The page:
its values in the sahred memory, thus creating a super-fast and simple
mmaped Python IPC.

--

-- 
Дамјан                                  (jabberid:damjan <at> bagra.net.mk)

      Anything you code can and will be used against you

Gerhard Häring | 11 Mar 23:49 2003
Picon

Re: Convert a C pgm

Benoit BESSE wrote:
> You're right, this is just a par of Application that list multicast
> directory session.
> The module have to parsed Session Description Protocol (RFC 2327).
> This is the main ()

Thi is still not complete. The .h file you posted earlier referenced
other header files in the same project.

I'll second Peter's suggestion of rewriting the whole thing from
scratch using the spec with unit tests.

As I personally have no need for a "Session Description Protocol" for
Multimedia apps (RFC 2327), it's unlikely I'd find the motivation to
create an implementation. Especially as I've a bunch of other more
interesting (to me) open-source projects to work on.

I have no idea what SDP is good for. A quick Google search suggests it
has some relation with SIP (Session Initiation Protocol), which I've
at least heard of before, but still don't know what it's all about ...

Gerhard
--

-- 
mail:   gh <at> ghaering.de
web:    http://ghaering.de/

дамјан г. | 12 Mar 02:43 2003

Re: Curses - Win/dos

>> There's an implimentation called pdcurses that's available for
>> Win32.  I've never used it, and have no idea if it's compatible
>> with the Python curses package.  AFAIK, there isn't a Win32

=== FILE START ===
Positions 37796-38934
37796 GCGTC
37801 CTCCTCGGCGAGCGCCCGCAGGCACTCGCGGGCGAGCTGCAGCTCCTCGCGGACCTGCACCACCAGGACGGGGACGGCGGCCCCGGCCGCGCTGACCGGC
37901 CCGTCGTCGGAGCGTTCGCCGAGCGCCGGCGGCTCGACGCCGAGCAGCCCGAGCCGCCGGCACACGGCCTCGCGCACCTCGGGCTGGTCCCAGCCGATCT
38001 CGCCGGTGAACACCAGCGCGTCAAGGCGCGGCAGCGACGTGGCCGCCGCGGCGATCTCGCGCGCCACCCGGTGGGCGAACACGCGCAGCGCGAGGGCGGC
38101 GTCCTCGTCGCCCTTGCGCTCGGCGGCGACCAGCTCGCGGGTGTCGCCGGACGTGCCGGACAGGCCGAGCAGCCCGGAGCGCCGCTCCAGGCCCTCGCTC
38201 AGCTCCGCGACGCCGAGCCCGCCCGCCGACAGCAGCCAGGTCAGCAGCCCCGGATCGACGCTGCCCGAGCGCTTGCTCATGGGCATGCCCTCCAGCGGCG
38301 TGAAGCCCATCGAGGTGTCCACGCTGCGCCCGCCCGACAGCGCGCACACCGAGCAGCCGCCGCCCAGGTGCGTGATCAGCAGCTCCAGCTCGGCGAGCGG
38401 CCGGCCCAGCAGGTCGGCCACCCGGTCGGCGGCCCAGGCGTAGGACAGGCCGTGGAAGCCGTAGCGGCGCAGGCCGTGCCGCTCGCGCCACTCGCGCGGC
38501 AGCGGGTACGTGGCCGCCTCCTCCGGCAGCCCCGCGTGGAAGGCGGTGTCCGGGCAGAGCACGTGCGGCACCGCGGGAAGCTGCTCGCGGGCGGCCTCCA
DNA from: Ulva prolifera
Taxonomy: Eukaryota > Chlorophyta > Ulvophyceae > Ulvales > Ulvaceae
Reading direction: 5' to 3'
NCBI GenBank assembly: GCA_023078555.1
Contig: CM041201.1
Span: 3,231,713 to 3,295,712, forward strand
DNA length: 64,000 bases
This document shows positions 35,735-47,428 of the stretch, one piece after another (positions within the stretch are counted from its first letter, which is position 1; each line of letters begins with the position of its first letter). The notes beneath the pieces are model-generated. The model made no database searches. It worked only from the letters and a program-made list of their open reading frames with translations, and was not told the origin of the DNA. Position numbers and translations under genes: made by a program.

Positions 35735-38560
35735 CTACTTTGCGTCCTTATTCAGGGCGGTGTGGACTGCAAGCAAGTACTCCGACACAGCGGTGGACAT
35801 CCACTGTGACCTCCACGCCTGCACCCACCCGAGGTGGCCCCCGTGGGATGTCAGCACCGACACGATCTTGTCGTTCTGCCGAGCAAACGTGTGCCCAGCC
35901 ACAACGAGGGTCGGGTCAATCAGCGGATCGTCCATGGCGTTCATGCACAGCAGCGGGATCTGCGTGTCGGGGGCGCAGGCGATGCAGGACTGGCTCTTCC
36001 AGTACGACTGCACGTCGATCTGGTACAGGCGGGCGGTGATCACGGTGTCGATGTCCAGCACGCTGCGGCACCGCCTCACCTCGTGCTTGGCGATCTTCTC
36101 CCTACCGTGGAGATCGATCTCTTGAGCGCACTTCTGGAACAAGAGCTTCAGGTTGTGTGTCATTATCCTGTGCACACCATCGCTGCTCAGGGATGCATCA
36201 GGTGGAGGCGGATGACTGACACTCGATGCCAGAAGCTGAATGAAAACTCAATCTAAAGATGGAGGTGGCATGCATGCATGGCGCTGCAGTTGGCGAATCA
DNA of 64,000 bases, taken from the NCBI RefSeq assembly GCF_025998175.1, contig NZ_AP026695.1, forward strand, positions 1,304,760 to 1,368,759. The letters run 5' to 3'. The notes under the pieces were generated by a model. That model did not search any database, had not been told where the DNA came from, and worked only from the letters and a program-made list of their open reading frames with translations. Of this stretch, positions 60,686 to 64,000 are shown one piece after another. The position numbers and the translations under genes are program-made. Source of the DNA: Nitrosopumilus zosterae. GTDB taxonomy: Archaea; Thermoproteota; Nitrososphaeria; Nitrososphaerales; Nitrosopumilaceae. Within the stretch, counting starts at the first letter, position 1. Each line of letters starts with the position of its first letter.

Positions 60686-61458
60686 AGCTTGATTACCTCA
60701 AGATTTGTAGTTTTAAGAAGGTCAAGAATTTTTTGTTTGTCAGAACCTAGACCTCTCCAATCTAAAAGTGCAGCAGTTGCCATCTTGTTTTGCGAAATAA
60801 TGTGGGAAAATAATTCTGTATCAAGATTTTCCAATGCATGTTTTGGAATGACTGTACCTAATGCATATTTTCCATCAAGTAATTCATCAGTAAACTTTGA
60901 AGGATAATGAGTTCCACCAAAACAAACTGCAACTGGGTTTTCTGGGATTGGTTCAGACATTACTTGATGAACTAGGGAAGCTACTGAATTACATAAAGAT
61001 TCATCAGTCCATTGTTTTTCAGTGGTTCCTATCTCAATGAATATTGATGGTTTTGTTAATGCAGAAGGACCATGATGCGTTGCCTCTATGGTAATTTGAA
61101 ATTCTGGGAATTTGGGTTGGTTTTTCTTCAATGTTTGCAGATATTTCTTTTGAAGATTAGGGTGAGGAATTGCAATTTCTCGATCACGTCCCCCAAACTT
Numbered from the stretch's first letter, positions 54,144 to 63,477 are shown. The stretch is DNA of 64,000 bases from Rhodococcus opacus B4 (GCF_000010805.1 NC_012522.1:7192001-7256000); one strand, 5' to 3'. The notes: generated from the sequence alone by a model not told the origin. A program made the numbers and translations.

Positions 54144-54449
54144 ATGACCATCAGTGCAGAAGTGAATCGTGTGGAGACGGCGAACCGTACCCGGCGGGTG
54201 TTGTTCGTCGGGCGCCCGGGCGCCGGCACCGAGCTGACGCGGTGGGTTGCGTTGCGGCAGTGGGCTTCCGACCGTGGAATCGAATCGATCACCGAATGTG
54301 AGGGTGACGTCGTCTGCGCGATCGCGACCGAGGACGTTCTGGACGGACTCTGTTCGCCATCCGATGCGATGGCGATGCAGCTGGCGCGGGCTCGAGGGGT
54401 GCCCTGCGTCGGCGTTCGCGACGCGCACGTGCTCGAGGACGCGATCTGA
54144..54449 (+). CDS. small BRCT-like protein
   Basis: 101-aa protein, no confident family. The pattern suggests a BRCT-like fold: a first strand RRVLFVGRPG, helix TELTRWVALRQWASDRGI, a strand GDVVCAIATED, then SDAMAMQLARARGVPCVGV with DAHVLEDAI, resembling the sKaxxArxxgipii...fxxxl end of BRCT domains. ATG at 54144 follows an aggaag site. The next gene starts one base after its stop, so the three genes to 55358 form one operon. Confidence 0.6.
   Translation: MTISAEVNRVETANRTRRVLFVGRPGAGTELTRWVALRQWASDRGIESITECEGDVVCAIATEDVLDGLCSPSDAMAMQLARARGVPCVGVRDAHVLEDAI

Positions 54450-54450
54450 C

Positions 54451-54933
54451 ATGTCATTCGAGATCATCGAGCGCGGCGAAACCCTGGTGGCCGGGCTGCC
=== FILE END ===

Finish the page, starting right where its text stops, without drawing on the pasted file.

>> port of ncurses [the curses package used by Linux].
> 
> FWIW:
> 
>   pdcurses: http://pdcurses.sourceforge.net
>    ncurses: http://dickey.his.com/ncurses

While we are at the ncurses topic... does python support the ncursesw
libaries. As of ncurses-5.3 there is a compile-time option to produce
wide-ncurses libraries. These libraries have greatly improved Unicode nad
UTF-8 handling. 

So, can Python's curses module be made to work with ncursesw?

--

-- 
Дамјан                                  (jabberid:damjan <at> bagra.net.mk)

            Secret hacker rule #11: hackers read manuals.

Robin Dunn | 12 Mar 07:30 2003

ANNOUNCE: wxPython 2.4.0.5

Close on the heels of 2.4.04, wxPython 2.4.0.5 is now available for 
download at http://wxpython.org/download.php

wxPython is a popular cross platform GUI toolkit for the Python language 
that supports running Python apps on Win32, Mac OSX, and Linux/Unix 
systems, using native widgets and therefore natiove look and feel on the 
respective plafroms.

 From the webpage given above you can download source code, 
documentation and pre-built wxPython packages for various platforms and 
for various versions of Python (2.1, 2.2 or 2.3, except for OS X which 
only has a build for 2.3)

The 2.4.0.5 release solves several small but annoying bugs, and includes 
updates of the colourchooser and PyCrust pacakges.

For details of the 2.4.0.4 or earlier releases please look here: 
http://wxpython.org/CHANGES.txt

--

-- 
Robin Dunn
Software Craftsman
http://wxPython.org  Java give you jitters?  Relax with wxPython!

дамјан г. | 12 Mar 13:36 2003

Re: Working example of extension class in C/C++ ?

>> There already is a shared memory support in Pytohn, look at the mmap
>> module. What would be nice, though, is a shared-mem dictionary that also
>> can store its values in the sahred memory, thus creating a super-fast
>> and simple mmaped Python IPC.
> 
> mmap is a different API than shm.  The OP wants to wrap the SysV shared
> memory API - which does not involve files (except as a kludgey convention
> for constructing 'keys' to identify shm segments).

oh, but isn't SysV shm considered obsolete??
And I don't think there is nothing wrong with mmap.

btw I think there already is shm module for Python. I'm sure I've seen it
somewhere.

--

-- 
Дамјан                                  (jabberid:damjan <at> bagra.net.mk)

     The three Rs of Microsoft support: Retry, Reboot, Reinstall.


Gmane